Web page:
Ruling that stops taxpayer funding of Catholic beliefs to be appealed

The U.S. Conference of Catholic Bishops (USCCB) are appealing a recent federal court ruling that found unconstitutional the government authorization and funding of their religious-based restriction on services to help sex trafficking victims. Congress appropriated up to $10 million for the U.S. Department of Health and Human Services (HHS) to carry out the Trafficking Victims Protection Act’s purpose of providing services to victims of human trafficking. Despite the warning in its proposal stating the USCCB would not allow the government money to “provide or refer for abortion services or contraceptive materials for our clients,” the HHS selected the USCCB as general contractor to administer these funds. As of June 2010, the government awarded the USCCB over $15.9 million.

The American Civil Liberties Union of Massachusetts (ACLU) filed suit against the HHS for violating the First Amendment by allowing the USCCB to “impose a religiously based restriction on the disbursement of taxpayer-funded services.” The Establishment Clause of the First Amendment prohibits the government from suggesting that a particular religious belief is favored or preferred. The ACLU argued the government appeared to endorse a Catholic belief by authorizing the USCCB’s religiously motivated restriction on reproductive services that beneficiaries of the TVPA program would otherwise have received.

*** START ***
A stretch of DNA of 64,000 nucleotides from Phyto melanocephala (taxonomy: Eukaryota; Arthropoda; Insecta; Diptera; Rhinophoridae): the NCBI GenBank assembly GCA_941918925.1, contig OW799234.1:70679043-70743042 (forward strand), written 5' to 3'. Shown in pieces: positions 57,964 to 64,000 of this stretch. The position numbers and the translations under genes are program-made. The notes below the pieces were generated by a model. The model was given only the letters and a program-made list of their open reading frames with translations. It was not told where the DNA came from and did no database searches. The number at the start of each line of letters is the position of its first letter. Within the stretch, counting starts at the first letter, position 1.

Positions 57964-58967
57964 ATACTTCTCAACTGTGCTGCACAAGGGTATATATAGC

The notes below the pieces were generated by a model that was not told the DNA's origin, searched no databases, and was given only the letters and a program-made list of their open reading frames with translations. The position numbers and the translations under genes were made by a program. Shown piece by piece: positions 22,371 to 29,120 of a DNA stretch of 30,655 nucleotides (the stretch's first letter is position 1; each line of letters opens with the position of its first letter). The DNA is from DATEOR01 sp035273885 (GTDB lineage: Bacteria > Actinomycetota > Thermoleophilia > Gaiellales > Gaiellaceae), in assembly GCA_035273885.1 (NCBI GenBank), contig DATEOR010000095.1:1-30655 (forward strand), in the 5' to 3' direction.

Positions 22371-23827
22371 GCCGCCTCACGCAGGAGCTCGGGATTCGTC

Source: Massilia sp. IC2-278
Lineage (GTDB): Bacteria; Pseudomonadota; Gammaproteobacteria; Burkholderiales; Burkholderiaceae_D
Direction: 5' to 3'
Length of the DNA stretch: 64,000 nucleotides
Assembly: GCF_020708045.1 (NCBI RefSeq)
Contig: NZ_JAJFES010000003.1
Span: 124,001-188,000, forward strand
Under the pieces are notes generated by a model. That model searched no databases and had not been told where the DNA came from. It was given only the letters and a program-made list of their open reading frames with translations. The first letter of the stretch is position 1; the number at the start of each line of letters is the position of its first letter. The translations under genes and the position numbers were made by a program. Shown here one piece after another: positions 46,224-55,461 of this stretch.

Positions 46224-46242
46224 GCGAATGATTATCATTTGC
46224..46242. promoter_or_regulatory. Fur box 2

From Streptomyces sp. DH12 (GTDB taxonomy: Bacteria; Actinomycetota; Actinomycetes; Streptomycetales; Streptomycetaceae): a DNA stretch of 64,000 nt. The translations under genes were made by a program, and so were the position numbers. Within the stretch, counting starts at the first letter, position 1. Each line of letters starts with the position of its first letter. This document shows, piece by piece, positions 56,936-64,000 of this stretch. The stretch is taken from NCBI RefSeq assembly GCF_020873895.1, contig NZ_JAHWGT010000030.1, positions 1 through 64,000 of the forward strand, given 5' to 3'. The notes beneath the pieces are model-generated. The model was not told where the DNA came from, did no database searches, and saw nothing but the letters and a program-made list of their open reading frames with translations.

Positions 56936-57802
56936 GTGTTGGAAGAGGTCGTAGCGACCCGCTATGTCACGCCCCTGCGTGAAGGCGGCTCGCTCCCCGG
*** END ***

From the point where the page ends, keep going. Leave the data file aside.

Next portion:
The USCCB disagreed, arguing the government’s acceptance of their restriction was an accommodation of their religious belief, not an endorsement. The government is allowed to accommodate religion to remove burdens on free exercise of religion. There is no question USCCB’s restriction was motivated by deeply held religious beliefs, but this is not a burden on free exercise of religion because there is no legal obligation mandating the USCCB provide abortion or contraceptive services. If the sincerely held religious beliefs of the USCCB do not allow them to fulfill the requirements of this government contract, they are free to not take the money. This is about the government authorizing the use of taxpayer money by a religious institution to impose its beliefs on others.

Still, the USCCB cries this ruling is discrimination against religion. Demanding the government respect the separation of church and state does not discriminate against religion. It respects religion by refusing to favor any one faith over another. In a statement about their decision to appeal the ruling the Archbisops William E. Lori and Jose Gomez quoted Justice William O. Douglas that “when government acts to accommodate religion ‘it follows the best of our traditions.’” In the same case where he wrote those words, the Justice also wrote “there cannot be the slightest doubt that the First Amendment reflects the philosophy that Church and State should be separated. And so far as interference with the ‘free exercise’ of religion and an ‘establishment’ of religion are concerned, the separation must be complete and unequivocal.”1 The well reason ruling of Judge Sterns in this case upholds the First Amendment and should withstand this latest challenge.

 


1. Zorach v. Clauson, 343 U.S. 306, 312 (1952)

 

 

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